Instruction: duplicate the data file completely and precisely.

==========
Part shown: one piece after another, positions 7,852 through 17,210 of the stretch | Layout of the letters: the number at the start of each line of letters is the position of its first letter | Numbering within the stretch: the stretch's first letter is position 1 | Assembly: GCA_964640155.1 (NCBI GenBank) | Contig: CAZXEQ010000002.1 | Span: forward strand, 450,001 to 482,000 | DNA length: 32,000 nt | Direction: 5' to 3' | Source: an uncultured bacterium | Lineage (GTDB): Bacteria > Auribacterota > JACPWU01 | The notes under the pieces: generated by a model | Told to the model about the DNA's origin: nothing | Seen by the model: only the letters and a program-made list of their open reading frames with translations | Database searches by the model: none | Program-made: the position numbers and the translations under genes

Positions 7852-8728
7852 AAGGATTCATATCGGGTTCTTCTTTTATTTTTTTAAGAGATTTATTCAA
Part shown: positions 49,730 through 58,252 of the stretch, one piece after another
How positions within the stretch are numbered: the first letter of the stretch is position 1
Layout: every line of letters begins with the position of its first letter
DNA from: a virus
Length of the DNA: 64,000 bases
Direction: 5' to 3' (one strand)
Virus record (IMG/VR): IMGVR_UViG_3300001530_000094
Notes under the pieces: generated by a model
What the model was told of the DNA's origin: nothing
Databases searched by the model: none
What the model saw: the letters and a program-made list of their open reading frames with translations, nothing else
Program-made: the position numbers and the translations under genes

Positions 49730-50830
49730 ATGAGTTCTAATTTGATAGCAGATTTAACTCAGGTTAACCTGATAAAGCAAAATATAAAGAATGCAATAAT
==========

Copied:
Part shown: one piece after another, positions 7,852 through 17,210 of the stretch | Layout of the letters: the number at the start of each line of letters is the position of its first letter | Numbering within the stretch: the stretch's first letter is position 1 | Assembly: GCA_964640155.1 (NCBI GenBank) | Contig: CAZXEQ010000002.1 | Span: forward strand, 450,001 to 482,000 | DNA length: 32,000 nt | Direction: 5' to 3' | Source: an uncultured bacterium | Lineage (GTDB): Bacteria > Auribacterota > JACPWU01 | The notes under the pieces: generated by a model | Told to the model about the DNA's origin: nothing | Seen by the model: only the letters and a program-made list of their open reading frames with translations | Database searches by the model: none | Program-made: the position numbers and the translations under genes

Positions 7852-8728
7852 AAGGATTCATATCGGGTTCTTCTTTTATTTTTTTAAGAGATTTATTCAA
Part shown: positions 49,730 through 58,252 of the stretch, one piece after another
How positions within the stretch are numbered: the first letter of the stretch is position 1
Layout: every line of letters begins with the position of its first letter
DNA from: a virus
Length of the DNA: 64,000 bases
Direction: 5' to 3' (one strand)
Virus record (IMG/VR): IMGVR_UViG_3300001530_000094
Notes under the pieces: generated by a model
What the model was told of the DNA's origin: nothing
Databases searched by the model: none
What the model saw: the letters and a program-made list of their open reading frames with translations, nothing else
Program-made: the position numbers and the translations under genes

Positions 49730-50830
49730 ATGAGTTCTAATTTGATAGCAGATTTAACTCAGGTTAACCTGATAAAGCAAAATATAAAGAATGCAATAAT